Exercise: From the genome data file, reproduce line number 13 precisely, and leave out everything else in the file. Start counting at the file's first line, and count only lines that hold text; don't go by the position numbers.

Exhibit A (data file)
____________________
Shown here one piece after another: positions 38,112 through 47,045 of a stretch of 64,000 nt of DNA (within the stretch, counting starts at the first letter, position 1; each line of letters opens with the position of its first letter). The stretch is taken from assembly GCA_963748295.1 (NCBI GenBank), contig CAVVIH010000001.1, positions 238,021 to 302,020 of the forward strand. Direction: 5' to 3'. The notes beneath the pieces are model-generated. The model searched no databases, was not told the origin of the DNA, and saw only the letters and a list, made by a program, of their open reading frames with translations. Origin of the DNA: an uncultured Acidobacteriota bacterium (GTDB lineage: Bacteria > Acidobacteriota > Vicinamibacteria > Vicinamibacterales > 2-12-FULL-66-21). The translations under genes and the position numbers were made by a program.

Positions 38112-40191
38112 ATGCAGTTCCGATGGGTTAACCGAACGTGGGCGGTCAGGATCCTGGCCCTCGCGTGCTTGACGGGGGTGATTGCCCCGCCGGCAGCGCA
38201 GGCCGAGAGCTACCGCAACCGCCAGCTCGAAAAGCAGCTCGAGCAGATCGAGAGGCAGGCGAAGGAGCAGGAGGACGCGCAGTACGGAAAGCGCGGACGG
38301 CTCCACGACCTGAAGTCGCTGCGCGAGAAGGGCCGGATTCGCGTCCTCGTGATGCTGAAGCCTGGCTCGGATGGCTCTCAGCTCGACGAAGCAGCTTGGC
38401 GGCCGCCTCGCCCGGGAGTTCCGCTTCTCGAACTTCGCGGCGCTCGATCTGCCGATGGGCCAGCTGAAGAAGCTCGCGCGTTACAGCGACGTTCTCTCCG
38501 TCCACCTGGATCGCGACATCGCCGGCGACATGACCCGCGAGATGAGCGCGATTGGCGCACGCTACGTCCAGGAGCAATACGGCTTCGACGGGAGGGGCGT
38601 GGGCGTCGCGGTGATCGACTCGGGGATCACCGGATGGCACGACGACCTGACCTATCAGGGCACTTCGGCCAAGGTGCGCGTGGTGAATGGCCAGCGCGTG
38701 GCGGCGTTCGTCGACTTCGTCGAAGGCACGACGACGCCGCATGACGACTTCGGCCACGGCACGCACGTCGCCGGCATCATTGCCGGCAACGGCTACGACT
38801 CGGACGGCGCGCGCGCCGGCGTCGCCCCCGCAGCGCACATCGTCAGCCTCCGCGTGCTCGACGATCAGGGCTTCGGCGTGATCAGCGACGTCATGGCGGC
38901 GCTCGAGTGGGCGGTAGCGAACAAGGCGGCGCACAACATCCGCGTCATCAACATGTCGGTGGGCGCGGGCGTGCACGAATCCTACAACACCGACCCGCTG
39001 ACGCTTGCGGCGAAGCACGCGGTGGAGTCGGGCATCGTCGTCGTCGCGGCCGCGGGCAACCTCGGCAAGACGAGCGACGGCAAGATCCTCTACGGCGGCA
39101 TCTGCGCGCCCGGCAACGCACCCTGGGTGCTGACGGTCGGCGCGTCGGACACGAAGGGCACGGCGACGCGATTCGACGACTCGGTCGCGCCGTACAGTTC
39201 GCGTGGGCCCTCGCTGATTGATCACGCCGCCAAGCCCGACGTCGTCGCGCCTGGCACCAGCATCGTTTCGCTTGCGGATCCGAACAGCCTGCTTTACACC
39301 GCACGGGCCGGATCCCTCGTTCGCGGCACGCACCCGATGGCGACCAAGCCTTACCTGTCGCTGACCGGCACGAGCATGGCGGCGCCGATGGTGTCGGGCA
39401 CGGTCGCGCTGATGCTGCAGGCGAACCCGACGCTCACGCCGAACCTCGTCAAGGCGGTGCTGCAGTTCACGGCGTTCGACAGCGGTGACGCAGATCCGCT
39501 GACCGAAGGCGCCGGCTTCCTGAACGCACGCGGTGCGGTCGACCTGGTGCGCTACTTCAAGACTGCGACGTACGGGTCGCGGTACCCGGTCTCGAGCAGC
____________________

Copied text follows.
39101 TCTGCGCGCCCGGCAACGCACCCTGGGTGCTGACGGTCGGCGCGTCGGACACGAAGGGCACGGCGACGCGATTCGACGACTCGGTCGCGCCGTACAGTTC